Ingenue corset, custom fit for tightlacing, worn by Elisa Berlin. Corset by Marianne Faulkner at Pop Antique
I used to look at my corset toiles and think “Eh? That’s not what it’s supposed to look like!” I would spent hours cluelessly trying to “fix” it, usually just making a mess of it. I made two major errors:
Sometimes we are presented with more than one problem during the fitting stage, creating a source of great frustration and confusion. You fix a problem with bustline, but then tackling an issue with the waist makes the bustline looks wrong again. It seems like you can't win.
Changes made in one area of a corset toile can affect another area, so you need to ensure you don't make more work for yourself at the fine tuning stage (in my case, essential for ensuring that the tailor's dummy (complete with cock-eyed corset toile) doesn't get thrown head first into the garden.)
I have come up with an ordering system for making changes to a corset toile, which works for the majority of designs. After each step I take a quick look at previous areas to double-check that they have not been affected by more recent changes.
QUICK NOTE: If you don’t have time to pay full attention right now, make sure to pin this for later!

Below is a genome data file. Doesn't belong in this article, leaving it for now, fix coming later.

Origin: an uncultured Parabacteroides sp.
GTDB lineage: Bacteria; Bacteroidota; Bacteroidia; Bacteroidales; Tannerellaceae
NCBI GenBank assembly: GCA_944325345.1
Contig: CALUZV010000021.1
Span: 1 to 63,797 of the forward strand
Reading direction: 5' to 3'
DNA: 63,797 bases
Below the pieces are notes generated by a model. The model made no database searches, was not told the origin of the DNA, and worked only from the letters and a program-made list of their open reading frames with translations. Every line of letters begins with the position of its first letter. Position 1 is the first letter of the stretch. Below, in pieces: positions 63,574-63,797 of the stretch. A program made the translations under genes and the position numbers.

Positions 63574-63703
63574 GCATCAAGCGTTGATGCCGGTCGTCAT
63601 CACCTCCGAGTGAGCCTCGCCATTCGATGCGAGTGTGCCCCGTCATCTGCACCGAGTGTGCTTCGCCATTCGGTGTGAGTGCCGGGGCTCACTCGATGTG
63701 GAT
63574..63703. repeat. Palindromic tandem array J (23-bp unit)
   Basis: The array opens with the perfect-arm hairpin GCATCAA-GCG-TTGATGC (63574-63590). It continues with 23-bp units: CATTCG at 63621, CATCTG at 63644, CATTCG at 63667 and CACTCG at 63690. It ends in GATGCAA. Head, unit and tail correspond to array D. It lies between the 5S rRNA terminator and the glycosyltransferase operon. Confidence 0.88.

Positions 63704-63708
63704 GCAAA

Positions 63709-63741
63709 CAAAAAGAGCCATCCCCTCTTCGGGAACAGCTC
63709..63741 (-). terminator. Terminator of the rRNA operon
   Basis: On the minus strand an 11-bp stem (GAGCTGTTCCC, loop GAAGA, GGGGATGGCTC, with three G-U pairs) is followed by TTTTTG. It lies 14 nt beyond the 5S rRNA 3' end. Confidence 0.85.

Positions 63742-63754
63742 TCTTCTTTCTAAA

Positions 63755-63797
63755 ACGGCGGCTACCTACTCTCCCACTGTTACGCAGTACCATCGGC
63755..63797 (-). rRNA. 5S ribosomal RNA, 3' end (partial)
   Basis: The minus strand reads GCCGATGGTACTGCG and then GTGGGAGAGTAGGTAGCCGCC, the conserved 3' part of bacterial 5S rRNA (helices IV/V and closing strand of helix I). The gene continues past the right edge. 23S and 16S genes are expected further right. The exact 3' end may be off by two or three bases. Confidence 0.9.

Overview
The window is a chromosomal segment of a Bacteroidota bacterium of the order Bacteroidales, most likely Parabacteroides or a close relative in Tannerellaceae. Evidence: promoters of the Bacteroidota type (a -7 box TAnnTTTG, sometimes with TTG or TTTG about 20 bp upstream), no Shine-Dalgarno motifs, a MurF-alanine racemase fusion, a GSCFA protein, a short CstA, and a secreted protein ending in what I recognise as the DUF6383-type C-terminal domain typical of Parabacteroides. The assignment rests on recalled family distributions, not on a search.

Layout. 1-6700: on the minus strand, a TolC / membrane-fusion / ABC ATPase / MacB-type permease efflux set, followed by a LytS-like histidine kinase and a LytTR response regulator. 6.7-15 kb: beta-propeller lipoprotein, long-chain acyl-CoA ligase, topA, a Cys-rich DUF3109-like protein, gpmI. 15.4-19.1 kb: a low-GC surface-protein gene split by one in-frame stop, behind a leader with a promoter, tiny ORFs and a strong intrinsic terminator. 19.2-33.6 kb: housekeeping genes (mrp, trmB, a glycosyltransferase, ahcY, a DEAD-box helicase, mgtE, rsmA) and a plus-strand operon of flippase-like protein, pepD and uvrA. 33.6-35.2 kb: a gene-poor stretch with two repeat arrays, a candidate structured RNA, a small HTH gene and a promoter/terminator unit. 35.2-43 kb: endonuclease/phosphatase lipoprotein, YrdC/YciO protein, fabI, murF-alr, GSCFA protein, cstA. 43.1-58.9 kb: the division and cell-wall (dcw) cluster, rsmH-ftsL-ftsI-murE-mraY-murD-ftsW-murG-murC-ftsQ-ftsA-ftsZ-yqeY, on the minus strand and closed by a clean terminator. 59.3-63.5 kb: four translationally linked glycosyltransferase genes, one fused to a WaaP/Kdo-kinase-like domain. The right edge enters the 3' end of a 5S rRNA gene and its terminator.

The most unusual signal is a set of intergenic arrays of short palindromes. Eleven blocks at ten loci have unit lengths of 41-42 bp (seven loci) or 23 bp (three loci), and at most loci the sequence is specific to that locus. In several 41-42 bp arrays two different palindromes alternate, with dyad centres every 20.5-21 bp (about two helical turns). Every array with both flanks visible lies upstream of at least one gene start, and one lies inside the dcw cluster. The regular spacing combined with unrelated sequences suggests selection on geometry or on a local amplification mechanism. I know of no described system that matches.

|1. Fine tune the waist first. Ensuring that the waist of the toile is positioned on the natural waistline is essential. Check fit (ie. step back, take a deep breath and re-evaluate).|
|2. Then look at the bottom front panels. Don't try to correct problems with sagging stomachs ("mum tums") on the lowest 2" (5cm) of the toile yet. Check fit.|
|3. Next, ensure the side panels are correctly distributed around the side hip. Check fit.|
|4. Ensure the lower back follows the arch of the back. Check fit.|
|5. Ensure the upper back and underarm panels are correctly distributed. If your corset toile has a high back, ensure that the movement of the shoulder blade is not impeded. Check fit.|
|6. Fine tune the bust.|
|7. Shape the bottom edge of the corset toile as required and correct gaping issues with a sagging or rounded stomach ("mum tum").|
|8. Shape the top edge of the corset toile.|
Fine-tuning can be a challenging process but if you stay calm, take it one step at a time and persevere, the rewards are visible to all. We all make mistakes, we all get stuck, but that is not always a bad thing. Sometimes we can learn so much more by getting it wrong and fixing it.
So if it takes a little longer than you expected, don’t worry, you’re in good company, as Dita von Teese reveals: "[My fanciest corset] is by Mr. Pearl, without a doubt the world’s most sought-after corset maker. He lives in Paris, and all the couturiers go to him. He has an unmatched talent for creating the perfect wasp waist. Each corset requires between six and twenty fittings.” [Source]
This post is just a short excerpt of the Members-only Foundations Revealed article An Overview of the Fitting Process by Laura Loft.
Get our free newsletter for more weekly tips and techniques... or if you're serious about becoming a GREAT maker, check out all the goodies that Members get.